#1
I've been playing left handed since I began, about 20 years ago. I finally have an American Strat, but unless I go custom shop, there are basically no guitars for me. I can never pick up and play a random guitar anywhere. I have to always play the same 3 or 4 low end left handed guitars that each store has to have in their inventory for the odd lefty.

So maybe I'll just switch. How long do you think it would take me to develop equivalent technique as a right-handed player?
I'm a teacher, so most of the year I play about 1.5 hours a day, over the summer I can play 3+.

I'm also wondering if attempting to learn righty will confuse my brain and hurt my ability to play lefty.
Last edited by RyanMW2010 at Jul 14, 2016,
#2
Quote by RyanMW2010
I've been playing left handed since I began, about 20 years ago. I finally have an American Strat, but unless I go custom shop, there are basically no guitars for me. I can never pick up and play a random guitar anywhere. I have to always play the same 3 or 4 low end left handed guitars that each store has to have in their inventory for the odd lefty.

So maybe I'll just switch. How long do you think it would take me to develop equivalent technique as a right-handed player?
I'm a teacher, so most of the year I play about 1.5 hours a day, over the summer I can play 3+.


I'm also wondering if attempting to learn righty will confuse my brain and hurt my ability to play lefty.


I'm generally left handed for a lot of things, but I can only play right handed.

Have a look at some of the Schecter Traditional styled models, they do quite a lot of them in a lefty version
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#3
I made the switch after year one and it took 6 months or so to adapt. I do play differently righty than lefty but maybe thats a good thing.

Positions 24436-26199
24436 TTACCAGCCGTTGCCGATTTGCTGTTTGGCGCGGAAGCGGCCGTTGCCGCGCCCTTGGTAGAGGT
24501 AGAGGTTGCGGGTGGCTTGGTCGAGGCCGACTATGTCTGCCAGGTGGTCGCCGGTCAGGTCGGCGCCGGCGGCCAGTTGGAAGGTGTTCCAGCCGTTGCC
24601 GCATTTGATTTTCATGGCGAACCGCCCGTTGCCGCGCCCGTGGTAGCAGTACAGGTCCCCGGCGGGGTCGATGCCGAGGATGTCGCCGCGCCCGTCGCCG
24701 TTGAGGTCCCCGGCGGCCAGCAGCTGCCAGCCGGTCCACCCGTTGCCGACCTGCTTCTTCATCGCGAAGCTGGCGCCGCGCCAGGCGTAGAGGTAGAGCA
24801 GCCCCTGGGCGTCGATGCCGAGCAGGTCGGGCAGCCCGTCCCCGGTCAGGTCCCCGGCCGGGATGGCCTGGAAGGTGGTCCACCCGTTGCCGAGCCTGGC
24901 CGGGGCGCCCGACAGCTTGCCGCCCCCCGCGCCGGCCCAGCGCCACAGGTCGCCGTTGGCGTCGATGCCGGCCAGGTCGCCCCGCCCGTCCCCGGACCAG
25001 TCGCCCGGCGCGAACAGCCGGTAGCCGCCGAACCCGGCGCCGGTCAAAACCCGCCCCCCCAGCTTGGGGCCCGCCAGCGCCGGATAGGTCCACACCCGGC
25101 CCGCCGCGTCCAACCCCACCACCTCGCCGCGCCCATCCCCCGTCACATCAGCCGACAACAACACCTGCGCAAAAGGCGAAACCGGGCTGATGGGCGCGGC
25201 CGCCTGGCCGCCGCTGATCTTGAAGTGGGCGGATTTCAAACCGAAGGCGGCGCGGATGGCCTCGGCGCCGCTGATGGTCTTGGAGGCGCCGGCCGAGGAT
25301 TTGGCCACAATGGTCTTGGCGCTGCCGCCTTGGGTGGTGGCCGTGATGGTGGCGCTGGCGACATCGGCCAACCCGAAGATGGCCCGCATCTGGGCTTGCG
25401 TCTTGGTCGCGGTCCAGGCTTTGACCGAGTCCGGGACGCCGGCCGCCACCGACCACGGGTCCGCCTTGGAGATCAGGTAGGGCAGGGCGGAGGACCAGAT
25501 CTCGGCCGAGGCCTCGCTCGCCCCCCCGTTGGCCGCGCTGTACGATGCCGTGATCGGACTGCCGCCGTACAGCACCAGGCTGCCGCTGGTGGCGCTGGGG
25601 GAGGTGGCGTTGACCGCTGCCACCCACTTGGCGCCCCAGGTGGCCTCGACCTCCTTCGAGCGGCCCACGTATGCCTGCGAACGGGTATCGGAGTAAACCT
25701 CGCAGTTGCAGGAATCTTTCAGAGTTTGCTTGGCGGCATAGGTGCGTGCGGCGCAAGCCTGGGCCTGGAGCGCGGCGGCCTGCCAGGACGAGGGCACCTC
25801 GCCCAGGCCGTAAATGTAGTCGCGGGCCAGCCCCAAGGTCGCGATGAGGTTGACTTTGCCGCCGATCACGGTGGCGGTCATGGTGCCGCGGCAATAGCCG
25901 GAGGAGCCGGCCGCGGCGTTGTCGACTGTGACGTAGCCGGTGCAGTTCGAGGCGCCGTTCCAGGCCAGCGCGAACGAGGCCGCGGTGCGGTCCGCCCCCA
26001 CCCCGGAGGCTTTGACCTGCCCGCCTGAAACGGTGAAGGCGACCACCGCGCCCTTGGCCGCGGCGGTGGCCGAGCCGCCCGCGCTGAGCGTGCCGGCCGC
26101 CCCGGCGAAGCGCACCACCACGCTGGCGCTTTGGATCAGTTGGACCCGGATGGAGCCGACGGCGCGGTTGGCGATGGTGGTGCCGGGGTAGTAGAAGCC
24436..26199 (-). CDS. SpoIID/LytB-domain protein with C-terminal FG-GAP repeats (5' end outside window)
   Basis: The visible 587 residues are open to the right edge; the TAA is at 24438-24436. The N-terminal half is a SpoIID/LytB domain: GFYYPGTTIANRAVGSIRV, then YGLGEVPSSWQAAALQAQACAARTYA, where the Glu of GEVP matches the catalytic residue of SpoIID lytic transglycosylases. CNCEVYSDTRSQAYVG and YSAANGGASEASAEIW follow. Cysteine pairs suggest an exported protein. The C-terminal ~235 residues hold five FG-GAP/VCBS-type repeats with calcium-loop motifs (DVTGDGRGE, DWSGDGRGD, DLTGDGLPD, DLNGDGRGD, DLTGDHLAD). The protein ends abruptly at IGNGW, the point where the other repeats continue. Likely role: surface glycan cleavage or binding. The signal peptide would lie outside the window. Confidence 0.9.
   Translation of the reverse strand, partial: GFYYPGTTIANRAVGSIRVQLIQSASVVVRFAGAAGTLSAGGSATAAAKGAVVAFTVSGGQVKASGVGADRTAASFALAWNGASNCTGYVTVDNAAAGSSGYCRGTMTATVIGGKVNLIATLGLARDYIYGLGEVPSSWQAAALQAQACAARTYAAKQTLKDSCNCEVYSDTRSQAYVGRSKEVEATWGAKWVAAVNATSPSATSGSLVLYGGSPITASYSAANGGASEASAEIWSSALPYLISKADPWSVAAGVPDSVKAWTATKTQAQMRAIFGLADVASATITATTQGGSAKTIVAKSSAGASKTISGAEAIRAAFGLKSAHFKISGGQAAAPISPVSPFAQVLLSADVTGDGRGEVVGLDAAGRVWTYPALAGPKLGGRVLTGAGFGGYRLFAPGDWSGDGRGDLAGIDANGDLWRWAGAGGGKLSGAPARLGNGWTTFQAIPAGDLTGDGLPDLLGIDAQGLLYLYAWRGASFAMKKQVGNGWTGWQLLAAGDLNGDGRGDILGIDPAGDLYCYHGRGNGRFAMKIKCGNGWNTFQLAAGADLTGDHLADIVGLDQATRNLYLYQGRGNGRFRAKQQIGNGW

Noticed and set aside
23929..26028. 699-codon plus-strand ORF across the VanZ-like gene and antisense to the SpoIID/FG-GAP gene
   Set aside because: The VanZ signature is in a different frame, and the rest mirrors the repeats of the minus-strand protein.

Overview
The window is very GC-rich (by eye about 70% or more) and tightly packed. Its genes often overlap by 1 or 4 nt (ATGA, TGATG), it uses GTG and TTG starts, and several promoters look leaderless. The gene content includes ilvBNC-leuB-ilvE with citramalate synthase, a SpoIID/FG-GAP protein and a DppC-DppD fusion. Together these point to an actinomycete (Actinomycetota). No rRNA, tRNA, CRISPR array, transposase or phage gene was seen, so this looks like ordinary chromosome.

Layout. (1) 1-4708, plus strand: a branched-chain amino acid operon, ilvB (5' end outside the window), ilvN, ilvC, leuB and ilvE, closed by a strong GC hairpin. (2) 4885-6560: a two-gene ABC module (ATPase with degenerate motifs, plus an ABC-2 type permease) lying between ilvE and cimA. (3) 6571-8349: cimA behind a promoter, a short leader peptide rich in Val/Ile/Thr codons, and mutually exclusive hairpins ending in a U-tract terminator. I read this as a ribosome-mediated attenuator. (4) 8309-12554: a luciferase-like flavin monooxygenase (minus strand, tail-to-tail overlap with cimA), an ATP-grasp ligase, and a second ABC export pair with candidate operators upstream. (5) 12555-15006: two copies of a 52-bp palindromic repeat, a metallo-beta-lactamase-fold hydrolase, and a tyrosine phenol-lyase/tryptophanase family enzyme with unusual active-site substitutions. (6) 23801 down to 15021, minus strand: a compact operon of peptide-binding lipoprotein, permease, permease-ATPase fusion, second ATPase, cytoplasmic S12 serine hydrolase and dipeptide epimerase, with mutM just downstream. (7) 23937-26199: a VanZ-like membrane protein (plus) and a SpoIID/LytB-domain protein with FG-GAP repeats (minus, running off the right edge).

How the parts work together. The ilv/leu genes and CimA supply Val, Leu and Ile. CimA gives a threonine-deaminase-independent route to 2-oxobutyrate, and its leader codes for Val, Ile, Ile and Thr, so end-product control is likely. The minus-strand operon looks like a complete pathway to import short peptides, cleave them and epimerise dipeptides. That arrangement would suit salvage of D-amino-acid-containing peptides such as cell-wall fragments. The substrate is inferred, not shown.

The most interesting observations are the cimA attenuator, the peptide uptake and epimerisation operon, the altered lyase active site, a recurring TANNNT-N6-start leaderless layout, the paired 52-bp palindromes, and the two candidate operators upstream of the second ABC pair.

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#4
I think it might depend on how strongly left-handed you are - handedness goes from strong right>>ambidextrous>> strong left with all points in between. There's also mixed handedness, which Fisheth might have. Whilst there is plenty of evidence that strong left handers have no problem learning to play a right hand instrument, eg concert violin, strong handedness might mean that you would have difficulty switching over once you have learned it one way or the other.

Based on my experience trying unsuccessfully to learn flatpicking, I would say stay as you are. My problem was psychological - I was coming from too far behind compared with fingerpicking, and quickly got discouraged. Maybe you have more strength of character than me.
#6
RyanMW2010 That is an insane idea - you'll be starting at zero. All the muscle memory you've developed will be gone. Now, if you're just a casual player and haven't really practiced much, then there's not much of a loss, but if you've put in some hours over those 20 years you should continue and build on what you have.

Worst case, flip a regular guitar guitar upside down like Eric Gales and Albert King - there is nothing funner to watch than a player who plays like that - what a trip!
#7
I would say it's a waste of time. You'll need to "relearn" a lot of stuff you already know. Also, if your left handedness is strong, you may never be able to learn to play right handed guitar that well, so you may never reach the level you are at right now. If you had been playing for a year or something like that, then trying to play right handed would make more sense. But 20 years is a long time. I wouldn't do it.

Maybe try guitars that have a more symmetrical shape (like Gibson SG) and just play them upside down.
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#8
^ yeah if you couldn't play left-handed then it might be worth switching, but if you have no problem playing and the only reason for changing is that there aren't enough guitars, I don't think I would. Buy online from a shop with a good return policy or something like that.
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